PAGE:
The Venice Biennale only began holding a distinct architectural exhibition – separate from the contemporary art showcase that is the organization’s central event – in 1980, but they say it has evolved into “the most significant point of reference for the world of architecture.” Since the turn of the “new millennium,” the Venice Biennale of Architecture has taken place every even-numbered year, with the 2016 event seeing some 260,000 visitors.
2016’s exhibition was curated by Alejandro Aravena, the distinguished Chilean architect who also won last year’s Pritzker Architecture Prize. Aravena has won multiple awards in the realm of sustainable construction and has themed the six-month event “Reporting From The Front,” hoping to inspire ideas on how to positively affect the global environment through better planning and construction.
In January, it was announced that the curators of the 16th Venice Architecture Biennale, taking place in 2018, would be Shelley McNamara and Yvonne Farrell – a design team based in Dublin, where they run the award-winning firm Grafton Architects.
Both having graduated from University College Dublin’s architecture program, the pair established their respected studio in 1978 and went on to win many accolades. In 2008, Grafton Architects was granted the World Building of the Year award for the Università Luigi Bocconi in Milan.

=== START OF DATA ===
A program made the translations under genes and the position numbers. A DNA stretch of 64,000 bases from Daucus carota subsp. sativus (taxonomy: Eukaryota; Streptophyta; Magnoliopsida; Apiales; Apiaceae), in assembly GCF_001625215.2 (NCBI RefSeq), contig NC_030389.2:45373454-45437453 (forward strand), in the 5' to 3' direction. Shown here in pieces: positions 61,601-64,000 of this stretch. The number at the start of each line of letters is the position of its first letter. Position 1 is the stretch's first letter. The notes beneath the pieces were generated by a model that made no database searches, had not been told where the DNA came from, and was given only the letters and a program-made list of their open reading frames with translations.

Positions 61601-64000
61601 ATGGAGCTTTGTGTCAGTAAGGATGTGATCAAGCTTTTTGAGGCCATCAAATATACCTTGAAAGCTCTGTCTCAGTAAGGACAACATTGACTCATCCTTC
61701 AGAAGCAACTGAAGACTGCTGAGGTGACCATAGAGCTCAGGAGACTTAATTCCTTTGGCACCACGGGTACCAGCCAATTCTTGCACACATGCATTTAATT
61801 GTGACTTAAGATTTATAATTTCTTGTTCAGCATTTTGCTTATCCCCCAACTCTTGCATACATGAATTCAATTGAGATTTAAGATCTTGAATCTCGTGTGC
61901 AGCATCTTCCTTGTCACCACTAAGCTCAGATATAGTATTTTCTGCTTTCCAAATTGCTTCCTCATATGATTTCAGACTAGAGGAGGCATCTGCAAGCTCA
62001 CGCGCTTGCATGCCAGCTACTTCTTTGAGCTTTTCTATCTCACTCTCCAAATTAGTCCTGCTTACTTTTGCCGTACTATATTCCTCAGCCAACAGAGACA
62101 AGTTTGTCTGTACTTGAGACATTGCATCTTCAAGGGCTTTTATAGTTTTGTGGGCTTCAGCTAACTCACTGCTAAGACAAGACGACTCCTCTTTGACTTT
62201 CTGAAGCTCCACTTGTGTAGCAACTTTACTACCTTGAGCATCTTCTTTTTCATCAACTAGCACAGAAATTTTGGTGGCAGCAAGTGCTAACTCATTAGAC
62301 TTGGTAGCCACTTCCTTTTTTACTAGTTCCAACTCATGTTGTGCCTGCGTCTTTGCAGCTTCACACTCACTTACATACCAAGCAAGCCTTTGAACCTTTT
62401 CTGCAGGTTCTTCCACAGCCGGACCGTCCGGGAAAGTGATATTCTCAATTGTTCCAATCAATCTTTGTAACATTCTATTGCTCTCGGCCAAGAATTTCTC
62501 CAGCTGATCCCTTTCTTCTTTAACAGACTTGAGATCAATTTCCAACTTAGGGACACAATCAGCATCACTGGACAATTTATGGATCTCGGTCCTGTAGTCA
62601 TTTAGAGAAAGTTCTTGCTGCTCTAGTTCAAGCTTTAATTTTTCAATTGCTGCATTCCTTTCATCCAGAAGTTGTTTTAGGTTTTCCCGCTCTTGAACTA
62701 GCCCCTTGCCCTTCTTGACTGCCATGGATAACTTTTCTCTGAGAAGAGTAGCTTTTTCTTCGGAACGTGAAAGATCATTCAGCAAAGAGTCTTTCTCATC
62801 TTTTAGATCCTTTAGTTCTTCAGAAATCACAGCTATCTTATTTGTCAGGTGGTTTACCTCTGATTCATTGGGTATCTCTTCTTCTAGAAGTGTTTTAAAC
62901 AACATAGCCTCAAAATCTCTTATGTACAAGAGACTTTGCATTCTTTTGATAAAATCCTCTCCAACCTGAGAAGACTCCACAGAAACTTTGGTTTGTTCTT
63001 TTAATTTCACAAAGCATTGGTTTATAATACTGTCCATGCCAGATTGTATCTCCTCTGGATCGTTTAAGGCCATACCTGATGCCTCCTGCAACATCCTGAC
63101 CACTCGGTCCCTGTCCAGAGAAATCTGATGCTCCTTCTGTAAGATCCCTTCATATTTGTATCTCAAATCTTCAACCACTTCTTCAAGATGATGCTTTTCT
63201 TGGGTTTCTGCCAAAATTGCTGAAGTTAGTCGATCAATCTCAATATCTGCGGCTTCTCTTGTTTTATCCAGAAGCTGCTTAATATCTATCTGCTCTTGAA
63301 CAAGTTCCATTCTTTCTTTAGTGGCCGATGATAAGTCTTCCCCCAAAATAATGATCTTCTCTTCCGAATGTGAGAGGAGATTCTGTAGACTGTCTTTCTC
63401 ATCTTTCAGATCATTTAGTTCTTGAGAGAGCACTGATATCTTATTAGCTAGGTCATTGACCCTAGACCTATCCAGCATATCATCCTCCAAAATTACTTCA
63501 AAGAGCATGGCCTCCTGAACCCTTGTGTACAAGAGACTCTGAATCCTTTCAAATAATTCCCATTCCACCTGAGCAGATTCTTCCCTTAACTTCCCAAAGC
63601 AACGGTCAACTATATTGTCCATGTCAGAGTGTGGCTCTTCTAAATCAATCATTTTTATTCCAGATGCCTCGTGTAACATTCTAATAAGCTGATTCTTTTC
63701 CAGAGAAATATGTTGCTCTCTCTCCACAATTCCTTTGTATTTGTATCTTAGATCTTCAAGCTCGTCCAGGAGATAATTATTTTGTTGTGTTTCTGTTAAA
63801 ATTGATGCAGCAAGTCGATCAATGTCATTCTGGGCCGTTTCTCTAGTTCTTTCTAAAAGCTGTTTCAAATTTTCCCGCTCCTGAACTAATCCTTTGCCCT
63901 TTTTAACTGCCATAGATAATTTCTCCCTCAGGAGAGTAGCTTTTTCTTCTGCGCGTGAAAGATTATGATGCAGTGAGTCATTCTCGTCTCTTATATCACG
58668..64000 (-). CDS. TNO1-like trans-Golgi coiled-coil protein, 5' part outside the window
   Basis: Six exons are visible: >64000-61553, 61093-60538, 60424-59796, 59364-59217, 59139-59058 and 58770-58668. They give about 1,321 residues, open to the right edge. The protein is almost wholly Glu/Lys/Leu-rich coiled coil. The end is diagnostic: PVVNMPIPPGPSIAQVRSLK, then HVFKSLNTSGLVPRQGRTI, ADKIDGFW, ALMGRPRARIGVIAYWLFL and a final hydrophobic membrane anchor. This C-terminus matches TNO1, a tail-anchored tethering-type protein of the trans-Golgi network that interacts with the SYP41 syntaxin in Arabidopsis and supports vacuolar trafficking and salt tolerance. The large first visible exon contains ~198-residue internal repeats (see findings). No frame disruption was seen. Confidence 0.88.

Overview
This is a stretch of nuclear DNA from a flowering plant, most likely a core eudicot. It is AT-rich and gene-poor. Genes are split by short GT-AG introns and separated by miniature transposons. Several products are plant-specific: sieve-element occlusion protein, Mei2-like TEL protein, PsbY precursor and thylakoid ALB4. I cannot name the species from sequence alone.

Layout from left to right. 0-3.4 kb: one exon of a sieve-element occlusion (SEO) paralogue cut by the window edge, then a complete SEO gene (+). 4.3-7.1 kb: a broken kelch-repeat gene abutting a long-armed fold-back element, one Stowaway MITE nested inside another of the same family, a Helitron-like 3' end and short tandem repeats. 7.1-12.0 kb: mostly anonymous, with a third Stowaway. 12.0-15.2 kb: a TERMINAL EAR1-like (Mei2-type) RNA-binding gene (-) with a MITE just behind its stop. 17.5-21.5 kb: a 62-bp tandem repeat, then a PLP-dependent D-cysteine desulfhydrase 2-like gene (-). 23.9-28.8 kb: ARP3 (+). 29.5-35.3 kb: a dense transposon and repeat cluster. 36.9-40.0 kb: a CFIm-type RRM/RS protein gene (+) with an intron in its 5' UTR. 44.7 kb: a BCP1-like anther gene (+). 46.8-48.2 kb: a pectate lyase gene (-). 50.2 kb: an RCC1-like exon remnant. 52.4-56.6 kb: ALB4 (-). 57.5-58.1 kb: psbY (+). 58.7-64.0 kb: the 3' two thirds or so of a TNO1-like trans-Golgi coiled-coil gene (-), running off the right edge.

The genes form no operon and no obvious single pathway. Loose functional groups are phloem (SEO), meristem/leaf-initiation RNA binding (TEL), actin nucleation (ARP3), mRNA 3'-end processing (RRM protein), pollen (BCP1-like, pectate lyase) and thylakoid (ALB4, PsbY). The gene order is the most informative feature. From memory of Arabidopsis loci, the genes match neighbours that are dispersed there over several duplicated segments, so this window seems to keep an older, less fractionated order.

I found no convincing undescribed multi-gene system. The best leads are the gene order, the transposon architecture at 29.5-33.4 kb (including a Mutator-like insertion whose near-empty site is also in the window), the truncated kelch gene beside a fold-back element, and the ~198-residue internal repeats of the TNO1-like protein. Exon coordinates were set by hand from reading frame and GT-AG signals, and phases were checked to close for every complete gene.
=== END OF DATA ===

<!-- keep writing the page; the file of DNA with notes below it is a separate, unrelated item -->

2016 saw them win the inaugural Royal Institute of British Architects International Prize for the UTEC design, as well as overcome tough competition to design a sleek new faculty building for the prestigious London School of Economics.
Curating the 2018 Biennale is another major milestone in these Irish architects’ already stellar careers. President of the Venice Biennale Paolo Baratta has said that the duo is well equipped to carry on the important work of last year’s exhibition under Aravena.
Baratta stated that Farrell and McNamara “will continue to address the same theme but from the point of view of the quality of the public and private space, of urban space. … The curators, who are well-known for the refinement of their work, are also known for their intense didactic activity, and their ability to involve and fascinate new generations.”